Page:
The president of world cycling’s governing body the UCI has said it is “unacceptable” that former Tour de France winner Bradley Wiggins still regards disgraced cyclist Lance Armstrong as one of his icons.
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There was a lot of circularity about the retirement this week of one of Cycling’s hard men – our own Robbie McEwen.
He chose the final stage of the Tour of California as his swan song, with his GreenEDGE team nicknaming the stage ‘from sunrise to sunset [boulevard]’.
The end was unremarkable, with one of the world’s greatest sprinters failing to get in contention. However, the previous 17 years had been remarkable. While there are many highlights, he will be remembered for his results in cycling’s tour of tours – the Tour de France.
He competed 12 times for 12 stage wins and three green sprinter’s jerseys. A mark of the man is the calibre of sprinters he battled with and often conquered – most notably Erik Zabel and Thor Hushovd. He also had some great battles with his countrymen Baden Cooke and Stuart O’Grady.
He holds esteemed company in terms of his aggregate stage wins (12), a list which includes not only his old sparring partner Zabel but also Gino Bartali, Mario Cipollini and the legendary Spaniard, Miguel Indurain.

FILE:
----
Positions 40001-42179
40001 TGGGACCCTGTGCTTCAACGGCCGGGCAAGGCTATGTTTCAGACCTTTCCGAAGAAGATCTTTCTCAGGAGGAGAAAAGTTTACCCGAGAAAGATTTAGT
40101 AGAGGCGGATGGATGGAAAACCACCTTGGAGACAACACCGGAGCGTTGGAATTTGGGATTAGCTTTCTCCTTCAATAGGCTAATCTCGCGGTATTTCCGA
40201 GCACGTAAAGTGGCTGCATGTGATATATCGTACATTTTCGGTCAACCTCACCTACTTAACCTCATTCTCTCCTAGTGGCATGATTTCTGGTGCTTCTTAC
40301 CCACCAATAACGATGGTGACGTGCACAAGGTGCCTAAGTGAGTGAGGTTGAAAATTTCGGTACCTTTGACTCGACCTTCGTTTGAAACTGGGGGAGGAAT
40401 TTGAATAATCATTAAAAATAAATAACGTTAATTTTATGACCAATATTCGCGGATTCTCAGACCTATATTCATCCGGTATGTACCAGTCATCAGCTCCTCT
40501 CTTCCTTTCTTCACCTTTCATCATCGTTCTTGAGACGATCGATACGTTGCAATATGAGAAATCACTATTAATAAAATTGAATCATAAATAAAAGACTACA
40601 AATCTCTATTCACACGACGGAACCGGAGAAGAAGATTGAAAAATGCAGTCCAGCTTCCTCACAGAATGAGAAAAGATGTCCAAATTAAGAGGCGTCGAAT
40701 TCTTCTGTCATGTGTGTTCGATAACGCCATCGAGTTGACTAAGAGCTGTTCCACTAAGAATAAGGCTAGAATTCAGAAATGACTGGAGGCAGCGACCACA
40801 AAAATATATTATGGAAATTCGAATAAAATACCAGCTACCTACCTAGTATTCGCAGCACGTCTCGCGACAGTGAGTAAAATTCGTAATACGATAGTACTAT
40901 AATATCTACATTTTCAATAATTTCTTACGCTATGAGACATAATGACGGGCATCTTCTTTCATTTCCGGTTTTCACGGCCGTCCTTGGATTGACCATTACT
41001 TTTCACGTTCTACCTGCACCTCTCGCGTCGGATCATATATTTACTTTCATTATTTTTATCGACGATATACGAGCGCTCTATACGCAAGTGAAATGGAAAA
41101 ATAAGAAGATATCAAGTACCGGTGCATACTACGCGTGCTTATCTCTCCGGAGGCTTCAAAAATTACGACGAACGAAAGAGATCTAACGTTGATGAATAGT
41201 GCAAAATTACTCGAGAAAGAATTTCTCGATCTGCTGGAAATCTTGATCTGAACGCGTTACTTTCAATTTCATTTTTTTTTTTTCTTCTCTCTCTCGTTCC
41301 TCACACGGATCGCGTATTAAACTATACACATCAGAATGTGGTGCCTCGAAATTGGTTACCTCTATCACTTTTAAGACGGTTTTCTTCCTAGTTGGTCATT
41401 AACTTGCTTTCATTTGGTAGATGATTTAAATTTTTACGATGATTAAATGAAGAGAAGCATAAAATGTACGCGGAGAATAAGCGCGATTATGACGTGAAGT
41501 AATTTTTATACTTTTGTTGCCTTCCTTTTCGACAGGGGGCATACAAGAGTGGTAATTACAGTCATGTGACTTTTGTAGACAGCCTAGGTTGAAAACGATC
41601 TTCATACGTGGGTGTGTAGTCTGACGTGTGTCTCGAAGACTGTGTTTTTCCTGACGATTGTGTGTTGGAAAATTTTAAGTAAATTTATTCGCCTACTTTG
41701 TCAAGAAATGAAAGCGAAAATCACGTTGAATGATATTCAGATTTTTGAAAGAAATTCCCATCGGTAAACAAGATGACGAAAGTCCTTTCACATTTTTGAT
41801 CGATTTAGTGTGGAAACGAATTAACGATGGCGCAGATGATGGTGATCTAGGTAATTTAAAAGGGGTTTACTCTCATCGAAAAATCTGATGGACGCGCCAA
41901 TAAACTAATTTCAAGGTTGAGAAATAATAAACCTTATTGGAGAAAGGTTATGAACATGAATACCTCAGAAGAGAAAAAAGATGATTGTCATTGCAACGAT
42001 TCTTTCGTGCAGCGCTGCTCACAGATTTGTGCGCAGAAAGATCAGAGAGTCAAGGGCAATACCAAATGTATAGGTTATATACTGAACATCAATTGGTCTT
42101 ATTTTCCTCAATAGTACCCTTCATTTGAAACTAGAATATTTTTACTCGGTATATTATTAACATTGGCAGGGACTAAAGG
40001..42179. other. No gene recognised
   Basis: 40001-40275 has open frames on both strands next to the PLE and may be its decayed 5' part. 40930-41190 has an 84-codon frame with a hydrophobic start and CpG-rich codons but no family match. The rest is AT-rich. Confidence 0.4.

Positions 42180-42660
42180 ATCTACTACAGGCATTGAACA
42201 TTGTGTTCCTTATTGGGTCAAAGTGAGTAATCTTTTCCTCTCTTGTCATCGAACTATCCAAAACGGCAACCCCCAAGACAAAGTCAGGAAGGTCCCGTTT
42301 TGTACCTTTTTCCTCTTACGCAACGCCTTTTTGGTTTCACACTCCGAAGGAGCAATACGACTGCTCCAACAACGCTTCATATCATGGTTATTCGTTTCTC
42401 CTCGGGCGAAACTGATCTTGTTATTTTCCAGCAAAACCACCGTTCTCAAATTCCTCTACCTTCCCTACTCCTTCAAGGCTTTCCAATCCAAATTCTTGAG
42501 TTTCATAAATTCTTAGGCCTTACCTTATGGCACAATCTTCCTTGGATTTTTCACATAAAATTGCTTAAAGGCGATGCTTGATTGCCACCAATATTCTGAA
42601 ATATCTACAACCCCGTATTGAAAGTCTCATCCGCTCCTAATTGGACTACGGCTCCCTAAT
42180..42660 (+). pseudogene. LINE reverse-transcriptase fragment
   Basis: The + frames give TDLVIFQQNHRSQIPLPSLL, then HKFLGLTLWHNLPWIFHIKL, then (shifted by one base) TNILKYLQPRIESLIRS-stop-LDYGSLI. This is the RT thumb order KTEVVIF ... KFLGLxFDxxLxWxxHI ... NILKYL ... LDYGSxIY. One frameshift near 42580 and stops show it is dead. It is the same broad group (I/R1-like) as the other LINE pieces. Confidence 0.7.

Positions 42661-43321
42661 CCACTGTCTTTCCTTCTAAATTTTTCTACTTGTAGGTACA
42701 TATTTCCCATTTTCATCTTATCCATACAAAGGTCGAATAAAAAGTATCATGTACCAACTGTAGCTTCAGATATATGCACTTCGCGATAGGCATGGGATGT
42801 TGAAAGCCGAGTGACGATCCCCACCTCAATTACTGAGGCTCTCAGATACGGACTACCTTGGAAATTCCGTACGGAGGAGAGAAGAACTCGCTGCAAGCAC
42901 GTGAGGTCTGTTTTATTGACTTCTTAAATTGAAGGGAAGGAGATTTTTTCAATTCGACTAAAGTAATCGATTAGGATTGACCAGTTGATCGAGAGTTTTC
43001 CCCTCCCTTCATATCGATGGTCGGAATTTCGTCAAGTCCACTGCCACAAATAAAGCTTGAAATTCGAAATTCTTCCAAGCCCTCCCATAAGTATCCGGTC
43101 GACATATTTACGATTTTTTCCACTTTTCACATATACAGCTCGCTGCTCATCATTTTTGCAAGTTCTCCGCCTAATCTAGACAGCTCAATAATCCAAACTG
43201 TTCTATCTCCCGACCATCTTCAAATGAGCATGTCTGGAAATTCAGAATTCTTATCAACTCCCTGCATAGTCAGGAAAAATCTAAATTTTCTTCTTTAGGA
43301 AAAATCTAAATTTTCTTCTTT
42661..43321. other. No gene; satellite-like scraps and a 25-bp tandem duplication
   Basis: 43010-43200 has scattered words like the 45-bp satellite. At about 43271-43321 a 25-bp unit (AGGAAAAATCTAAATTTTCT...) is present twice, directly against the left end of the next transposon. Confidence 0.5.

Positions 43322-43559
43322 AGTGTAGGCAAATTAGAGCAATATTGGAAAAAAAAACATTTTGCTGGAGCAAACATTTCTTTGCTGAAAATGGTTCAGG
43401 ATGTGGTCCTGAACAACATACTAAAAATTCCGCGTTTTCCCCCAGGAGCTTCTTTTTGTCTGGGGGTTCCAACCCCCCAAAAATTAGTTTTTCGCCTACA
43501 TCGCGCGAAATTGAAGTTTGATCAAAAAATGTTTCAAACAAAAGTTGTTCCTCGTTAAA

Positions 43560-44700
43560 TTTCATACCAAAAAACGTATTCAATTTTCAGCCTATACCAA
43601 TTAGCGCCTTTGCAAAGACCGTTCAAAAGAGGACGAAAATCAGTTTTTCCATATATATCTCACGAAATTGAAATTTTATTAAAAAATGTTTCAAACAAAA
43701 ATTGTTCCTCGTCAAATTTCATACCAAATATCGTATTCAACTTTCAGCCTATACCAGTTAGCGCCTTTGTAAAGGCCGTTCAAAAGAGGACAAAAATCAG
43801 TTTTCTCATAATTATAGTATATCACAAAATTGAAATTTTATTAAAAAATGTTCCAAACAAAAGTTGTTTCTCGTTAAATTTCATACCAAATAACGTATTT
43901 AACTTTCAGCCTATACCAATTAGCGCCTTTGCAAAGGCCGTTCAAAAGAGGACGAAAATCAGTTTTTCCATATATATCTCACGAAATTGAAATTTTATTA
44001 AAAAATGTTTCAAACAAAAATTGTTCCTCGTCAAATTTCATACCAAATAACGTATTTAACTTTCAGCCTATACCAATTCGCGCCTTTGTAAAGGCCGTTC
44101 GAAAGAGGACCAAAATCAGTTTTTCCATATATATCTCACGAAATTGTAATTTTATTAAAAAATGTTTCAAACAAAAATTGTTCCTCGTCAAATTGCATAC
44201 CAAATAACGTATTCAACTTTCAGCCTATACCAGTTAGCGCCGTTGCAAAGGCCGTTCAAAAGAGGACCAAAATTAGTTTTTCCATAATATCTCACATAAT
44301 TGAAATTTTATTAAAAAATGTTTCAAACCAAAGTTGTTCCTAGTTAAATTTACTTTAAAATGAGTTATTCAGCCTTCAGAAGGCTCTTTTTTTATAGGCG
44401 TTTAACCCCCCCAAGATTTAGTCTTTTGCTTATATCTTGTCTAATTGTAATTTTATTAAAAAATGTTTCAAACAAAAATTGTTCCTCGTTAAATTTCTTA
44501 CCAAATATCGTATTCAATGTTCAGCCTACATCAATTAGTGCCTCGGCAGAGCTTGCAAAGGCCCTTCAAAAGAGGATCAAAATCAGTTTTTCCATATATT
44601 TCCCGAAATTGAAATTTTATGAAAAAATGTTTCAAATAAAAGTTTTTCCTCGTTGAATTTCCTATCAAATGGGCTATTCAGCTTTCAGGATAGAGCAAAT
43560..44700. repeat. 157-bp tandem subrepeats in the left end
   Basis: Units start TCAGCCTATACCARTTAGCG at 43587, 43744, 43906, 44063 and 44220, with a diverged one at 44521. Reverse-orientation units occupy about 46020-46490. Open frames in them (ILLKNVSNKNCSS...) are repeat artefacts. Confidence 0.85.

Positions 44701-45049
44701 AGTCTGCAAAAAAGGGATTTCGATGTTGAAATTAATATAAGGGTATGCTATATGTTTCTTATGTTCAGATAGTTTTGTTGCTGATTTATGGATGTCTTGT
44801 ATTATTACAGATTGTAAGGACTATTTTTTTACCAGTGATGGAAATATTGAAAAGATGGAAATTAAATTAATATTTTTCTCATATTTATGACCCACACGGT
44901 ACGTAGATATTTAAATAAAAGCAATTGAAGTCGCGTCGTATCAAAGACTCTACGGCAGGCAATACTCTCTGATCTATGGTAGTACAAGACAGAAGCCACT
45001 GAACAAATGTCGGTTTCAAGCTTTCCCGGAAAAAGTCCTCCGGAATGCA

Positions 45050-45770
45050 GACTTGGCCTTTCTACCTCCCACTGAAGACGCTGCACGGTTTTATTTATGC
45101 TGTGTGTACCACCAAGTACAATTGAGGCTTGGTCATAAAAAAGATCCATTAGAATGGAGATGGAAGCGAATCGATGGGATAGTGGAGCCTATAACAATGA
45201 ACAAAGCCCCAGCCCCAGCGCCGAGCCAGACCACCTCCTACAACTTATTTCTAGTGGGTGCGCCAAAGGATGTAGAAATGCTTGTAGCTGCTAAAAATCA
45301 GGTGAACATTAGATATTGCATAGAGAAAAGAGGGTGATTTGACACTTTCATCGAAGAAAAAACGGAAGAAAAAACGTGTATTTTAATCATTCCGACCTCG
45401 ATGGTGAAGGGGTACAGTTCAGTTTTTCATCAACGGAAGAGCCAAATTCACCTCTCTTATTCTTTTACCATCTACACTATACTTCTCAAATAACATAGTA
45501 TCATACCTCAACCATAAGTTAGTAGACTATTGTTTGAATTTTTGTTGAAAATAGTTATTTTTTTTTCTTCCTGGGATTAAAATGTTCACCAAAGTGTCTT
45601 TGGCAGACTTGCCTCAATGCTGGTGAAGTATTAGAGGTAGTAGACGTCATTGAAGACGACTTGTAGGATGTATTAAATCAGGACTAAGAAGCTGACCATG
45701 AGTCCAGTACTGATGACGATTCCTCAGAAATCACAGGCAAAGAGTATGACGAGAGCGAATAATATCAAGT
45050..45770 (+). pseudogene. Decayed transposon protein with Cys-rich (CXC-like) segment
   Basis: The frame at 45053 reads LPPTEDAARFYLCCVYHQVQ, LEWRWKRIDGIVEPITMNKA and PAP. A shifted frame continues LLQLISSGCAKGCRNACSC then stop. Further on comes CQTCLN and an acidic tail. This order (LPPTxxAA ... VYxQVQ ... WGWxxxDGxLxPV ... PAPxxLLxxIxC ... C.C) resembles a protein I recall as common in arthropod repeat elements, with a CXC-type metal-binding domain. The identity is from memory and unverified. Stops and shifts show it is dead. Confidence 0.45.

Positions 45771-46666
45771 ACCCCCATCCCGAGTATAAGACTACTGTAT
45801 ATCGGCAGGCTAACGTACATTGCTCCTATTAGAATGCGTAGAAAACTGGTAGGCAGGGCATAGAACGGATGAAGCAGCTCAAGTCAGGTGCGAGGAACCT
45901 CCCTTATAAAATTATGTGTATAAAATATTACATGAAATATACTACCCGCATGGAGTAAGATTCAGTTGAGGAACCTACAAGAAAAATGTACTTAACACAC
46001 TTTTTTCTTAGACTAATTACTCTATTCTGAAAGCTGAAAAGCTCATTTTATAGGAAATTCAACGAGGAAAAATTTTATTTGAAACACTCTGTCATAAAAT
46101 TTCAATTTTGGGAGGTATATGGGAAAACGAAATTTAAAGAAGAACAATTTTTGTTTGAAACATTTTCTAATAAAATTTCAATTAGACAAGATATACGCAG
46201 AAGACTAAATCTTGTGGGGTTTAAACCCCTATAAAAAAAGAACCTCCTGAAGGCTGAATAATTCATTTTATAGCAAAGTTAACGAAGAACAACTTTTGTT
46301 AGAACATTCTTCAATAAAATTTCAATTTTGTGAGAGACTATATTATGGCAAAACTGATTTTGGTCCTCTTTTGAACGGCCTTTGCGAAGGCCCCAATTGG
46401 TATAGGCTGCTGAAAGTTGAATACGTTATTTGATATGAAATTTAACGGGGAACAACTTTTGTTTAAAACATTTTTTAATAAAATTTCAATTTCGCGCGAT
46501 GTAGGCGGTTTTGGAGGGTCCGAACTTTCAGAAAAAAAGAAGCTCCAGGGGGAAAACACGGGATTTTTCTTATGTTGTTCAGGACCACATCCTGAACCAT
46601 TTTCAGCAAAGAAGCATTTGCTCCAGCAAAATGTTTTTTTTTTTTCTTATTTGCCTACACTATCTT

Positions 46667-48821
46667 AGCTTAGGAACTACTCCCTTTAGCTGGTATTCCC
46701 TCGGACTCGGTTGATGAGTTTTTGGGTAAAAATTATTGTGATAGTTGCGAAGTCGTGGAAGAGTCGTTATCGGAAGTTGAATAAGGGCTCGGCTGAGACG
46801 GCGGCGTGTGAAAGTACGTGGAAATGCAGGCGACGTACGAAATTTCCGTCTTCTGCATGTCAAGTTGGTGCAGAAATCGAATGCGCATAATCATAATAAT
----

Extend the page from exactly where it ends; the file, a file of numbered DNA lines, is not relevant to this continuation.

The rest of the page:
It is almost impossible to compare GC riders with sprinters, but it is fair to say that, behind Evans, McEwen is the outstanding road rider in the recent era of Australian cycling. Both men came from BMX and have worn the leader’s jersey in their respective categories in Paris.
Like Evans, Robbie was the trailblazer – the first Australian to take home the green jersey. Put simply, you cannot achieve more than that in this sport.
Robbie achieved more than those numbers, he achieved what every rider hopes for – to be remembered simultaneously as one of the sport’s hardest competitors, an innately aggressive sprinter (on and off the bike) and one of its best blokes.
When asked by SBS’s Anthony Tan what his greatest achievements were, he referred to not only the results but also the perennial battle that is pro-cycling. “Apart from the winning,” he said, “it’s coming through the hard times, the really tough times when you’ve had a bad injury. You come through it and you re-join the peloton, you find a good level again and the dream continues.
“It’s not a moment but it’s part of the whole cycle. It’s part of the lifestyle. It’s a passion. When you feel that’s going to be ripped away from you and you win again, that is something special.”
And as the sun was indeed setting on his career in Los Angeles and he was asked to reflect on it, he talked of another cycle that has led him back to where he came.
He recalled starting in Australia at the Institute of Sport, and then stints riding for European and American teams (he actually planned to retire last year when he was riding with RadioShack). However, he was so thankful to be finishing his career with an Australian team.
You get the sense that the two-time national champion loves his country. And we love him.